PRA published the policy statement PS2/20 that contains the final amendments to the Pillar 2 framework and provides feedback to responses to the consultation paper CP5/19 on updates related to Pillar 2 capital framework. PS2/20 is relevant to the PRA-authorized banks, building societies, and PRA-designated investment firms. It is not relevant to credit unions and insurance and reinsurance firms. The changes in PS2/20 take effect from January 23, 2020.
PS2/20 contains the updates to the following Statement of Policy (SoP) and supervisory statements:
- SoP on the methodologies for setting Pillar 2 capital (Appendix 1)
- SS31/15 on Internal Capital Adequacy Assessment Process (ICAAP) and the Supervisory Review and Evaluation Process or SREP (Appendix 2)
- SS6/14 on implementing provisions of the fourth Capital Requirements Directive (CRD IV) on capital buffers (Appendix 3)
As part of the feedback to CP5/19, respondents sought further clarification on setting the PRA buffer for the hurdle rate in stress, buffer interactions, and usability. Following consideration of the respondents’ comments, PRA has made minor changes to the proposals and has updated the SoP to clarify the following:
- PRA will use the leverage exposure measure as the single scaling base for the operational risk and interest rate risk in the banking book (IRRBB) Pillar 2A components of the hurdle rate in stress because PRA considers it to be a more robust and representative scaling base. This has been clarified in Table E—"Pillar 2A scaling bases"
- In setting PRA buffer, factors in addition to a firm’s hurdle rate(s) will be considered. These include, but are not limited to:, the firm’s leverage ratio; tier 1 and total capital ratios; risks associated with double leverage; and the extent to which potentially significant risks are not captured fully as part of the stress test. This is set out in paragraph 9.44
- The purpose of PRA buffer and its interaction with the combined buffers has been set out in paragraphs 9.1 and 9.28-9.31
- PRA takes the approach of using risk-weighted assets at the start of the stress and that this may be adjusted to reflect changes to the balance sheet as set out in paragraph 9.32
- The example illustrating the process of calculating the PRA buffer is a stylized example and does not represent an exhaustive scenario as set out in paragraph 9.32.
In addition to the changes above, PRA has decided to add a reference in SS31/15, paragraph 2.41, to its existing policy on managing climate-related financial risks. PRA has made no changes to the draft policy for SS6/14. In the event that UK leaves EU with no implementation period in place, PRA has assessed that the policy would not need to be amended under the EU (Withdrawal) Act 2018 (EUWA).
Effective Date: January 23, 2020
Keywords: Europe, UK, Banking, Basel III, Pillar 2, Capital Framework, Credit Risk, CRD IV, CP5/19, SS31/15, SS4/14, PS2/20, ICAAP, SREP, IRRBB, PRA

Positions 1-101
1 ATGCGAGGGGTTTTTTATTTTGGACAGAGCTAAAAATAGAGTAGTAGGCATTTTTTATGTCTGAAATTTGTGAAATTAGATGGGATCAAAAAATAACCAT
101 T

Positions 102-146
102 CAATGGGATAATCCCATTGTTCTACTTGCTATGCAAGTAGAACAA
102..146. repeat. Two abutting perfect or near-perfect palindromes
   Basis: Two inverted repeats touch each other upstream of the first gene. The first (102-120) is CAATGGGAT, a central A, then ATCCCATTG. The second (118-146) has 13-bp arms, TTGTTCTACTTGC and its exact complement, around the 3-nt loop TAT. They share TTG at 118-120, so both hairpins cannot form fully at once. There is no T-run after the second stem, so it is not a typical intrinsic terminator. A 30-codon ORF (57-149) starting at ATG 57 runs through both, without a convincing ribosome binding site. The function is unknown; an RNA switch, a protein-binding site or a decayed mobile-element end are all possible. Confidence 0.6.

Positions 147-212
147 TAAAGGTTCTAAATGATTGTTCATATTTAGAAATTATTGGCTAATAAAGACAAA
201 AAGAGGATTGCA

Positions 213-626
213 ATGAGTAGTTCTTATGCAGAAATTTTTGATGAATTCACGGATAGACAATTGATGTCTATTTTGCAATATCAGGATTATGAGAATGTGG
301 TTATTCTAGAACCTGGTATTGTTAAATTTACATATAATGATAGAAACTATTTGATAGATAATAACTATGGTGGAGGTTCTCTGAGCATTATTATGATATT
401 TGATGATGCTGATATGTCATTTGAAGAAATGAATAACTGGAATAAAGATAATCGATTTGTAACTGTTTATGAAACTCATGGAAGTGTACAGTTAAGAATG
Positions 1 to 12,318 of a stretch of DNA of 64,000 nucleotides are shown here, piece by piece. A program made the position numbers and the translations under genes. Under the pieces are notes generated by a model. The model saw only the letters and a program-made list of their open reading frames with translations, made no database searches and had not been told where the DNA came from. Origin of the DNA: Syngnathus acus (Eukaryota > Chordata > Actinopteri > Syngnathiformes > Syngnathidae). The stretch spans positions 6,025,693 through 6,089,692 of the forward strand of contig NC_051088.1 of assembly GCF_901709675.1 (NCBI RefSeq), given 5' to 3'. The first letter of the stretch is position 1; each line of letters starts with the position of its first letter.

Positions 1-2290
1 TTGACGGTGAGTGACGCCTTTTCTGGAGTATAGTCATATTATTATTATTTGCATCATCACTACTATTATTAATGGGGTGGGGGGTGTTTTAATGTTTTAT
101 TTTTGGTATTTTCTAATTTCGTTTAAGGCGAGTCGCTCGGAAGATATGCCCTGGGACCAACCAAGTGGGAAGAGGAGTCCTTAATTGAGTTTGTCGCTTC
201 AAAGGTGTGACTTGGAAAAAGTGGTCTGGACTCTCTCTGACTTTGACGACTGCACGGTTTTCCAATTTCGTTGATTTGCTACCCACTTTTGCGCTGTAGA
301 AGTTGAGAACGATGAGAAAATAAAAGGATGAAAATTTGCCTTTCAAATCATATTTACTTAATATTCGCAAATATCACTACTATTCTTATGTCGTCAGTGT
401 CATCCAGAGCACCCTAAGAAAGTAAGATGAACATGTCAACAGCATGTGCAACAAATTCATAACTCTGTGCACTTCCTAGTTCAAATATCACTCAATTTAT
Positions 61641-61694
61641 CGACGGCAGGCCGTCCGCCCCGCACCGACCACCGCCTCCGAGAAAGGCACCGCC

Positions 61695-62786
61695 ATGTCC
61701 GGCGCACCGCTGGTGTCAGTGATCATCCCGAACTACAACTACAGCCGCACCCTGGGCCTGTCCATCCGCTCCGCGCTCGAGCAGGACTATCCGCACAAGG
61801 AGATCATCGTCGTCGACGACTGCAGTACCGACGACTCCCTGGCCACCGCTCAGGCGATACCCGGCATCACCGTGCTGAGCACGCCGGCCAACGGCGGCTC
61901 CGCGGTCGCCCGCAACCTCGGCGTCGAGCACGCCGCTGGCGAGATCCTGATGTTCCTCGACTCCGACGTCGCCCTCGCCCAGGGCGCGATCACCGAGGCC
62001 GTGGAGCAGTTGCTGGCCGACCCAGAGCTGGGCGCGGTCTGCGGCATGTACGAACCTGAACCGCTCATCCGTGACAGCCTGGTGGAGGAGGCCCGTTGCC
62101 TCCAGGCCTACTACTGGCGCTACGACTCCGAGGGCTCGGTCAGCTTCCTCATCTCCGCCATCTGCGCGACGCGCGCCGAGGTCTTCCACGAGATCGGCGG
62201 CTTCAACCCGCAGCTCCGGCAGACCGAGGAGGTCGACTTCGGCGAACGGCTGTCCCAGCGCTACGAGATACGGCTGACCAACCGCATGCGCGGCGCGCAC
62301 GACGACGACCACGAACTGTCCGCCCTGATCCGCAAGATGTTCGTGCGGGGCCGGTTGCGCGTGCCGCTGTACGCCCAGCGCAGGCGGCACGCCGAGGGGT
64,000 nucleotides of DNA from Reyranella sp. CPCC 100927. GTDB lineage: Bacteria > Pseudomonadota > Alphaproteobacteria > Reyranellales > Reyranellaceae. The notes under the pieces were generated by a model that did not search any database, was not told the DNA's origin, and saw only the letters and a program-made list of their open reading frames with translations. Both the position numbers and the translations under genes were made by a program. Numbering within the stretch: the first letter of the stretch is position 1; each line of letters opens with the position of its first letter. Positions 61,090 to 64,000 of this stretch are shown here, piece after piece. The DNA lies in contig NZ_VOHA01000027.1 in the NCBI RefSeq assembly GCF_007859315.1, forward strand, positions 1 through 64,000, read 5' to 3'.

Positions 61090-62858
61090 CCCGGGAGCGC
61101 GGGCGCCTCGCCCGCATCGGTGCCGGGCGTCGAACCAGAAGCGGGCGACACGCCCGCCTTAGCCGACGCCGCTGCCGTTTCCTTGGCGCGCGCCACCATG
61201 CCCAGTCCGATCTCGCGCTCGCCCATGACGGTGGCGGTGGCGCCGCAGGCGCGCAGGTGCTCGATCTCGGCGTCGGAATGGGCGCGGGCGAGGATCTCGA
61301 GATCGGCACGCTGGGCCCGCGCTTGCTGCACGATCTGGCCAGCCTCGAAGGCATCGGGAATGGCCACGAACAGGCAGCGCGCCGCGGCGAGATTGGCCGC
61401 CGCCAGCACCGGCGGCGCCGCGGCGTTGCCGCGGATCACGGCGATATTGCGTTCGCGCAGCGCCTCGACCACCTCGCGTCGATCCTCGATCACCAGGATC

Previous ArticleFCA and BoE Establish Financial Services AI Public Private Forum
The Australian Prudential Regulation Authority (APRA) has published the findings of its latest climate risk self-assessment survey conducted across the banking, insurance, and superannuation industries.
The French Prudential Supervisory Authority (ACPR) published a notice related to the methods for calculating and publishing prudential ratios under the Capital Requirements Directive (CRD IV) and the minimum requirement for own funds and eligible liabilities (MREL).
The Financial Stability Institute (FSI) of the Bank for International Settlements recently published a paper proposing a framework for classifying financial stability regulation as either entity-based or activity-based.
The European Insurance and Occupational Pension Authority (EIOPA) published the risk dashboard based on Solvency II data and the final version of the application guidance on climate change materiality assessments and climate change scenarios in the Own Risk and Solvency Assessment (ORSA).
The European Banking Authority (EBA) and the European Central Bank (ECB) published their responses to the consultations of the International Sustainability Standards Board (ISSB) and the European Financial Reporting Advisory Group (EFRAG) on sustainability-related disclosure standards.
A Consultative Group on Risk Management (CGRM) at the Bank for International Settlements (BIS) published a report that examines incorporation of climate risks into the international reserve management framework.
The European Banking Authority (EBA) published the final guidelines on liquidity requirements exemption for investment firms, updated version of its 5.2 filing rules document for supervisory reporting, and Single Rulebook Question and Answer (Q&A) updates in July 2022.
The European Insurance and Occupational Pensions Authority (EIOPA) published Version 2.8.0 of the Solvency II data point model (DPM) and XBRL taxonomy.
The European Union published, in the Official Journal of the European Union, an opinion from the European Economic and Social Committee (EESC); the opinion is on the proposal for a regulation to amend the Capital Requirements Regulation (CRR).
HM Treasury published a draft statutory instrument titled “The Financial Services (Miscellaneous Amendments) (EU Exit) Regulations 2022,” along with the related explanatory memorandum and impact assessment.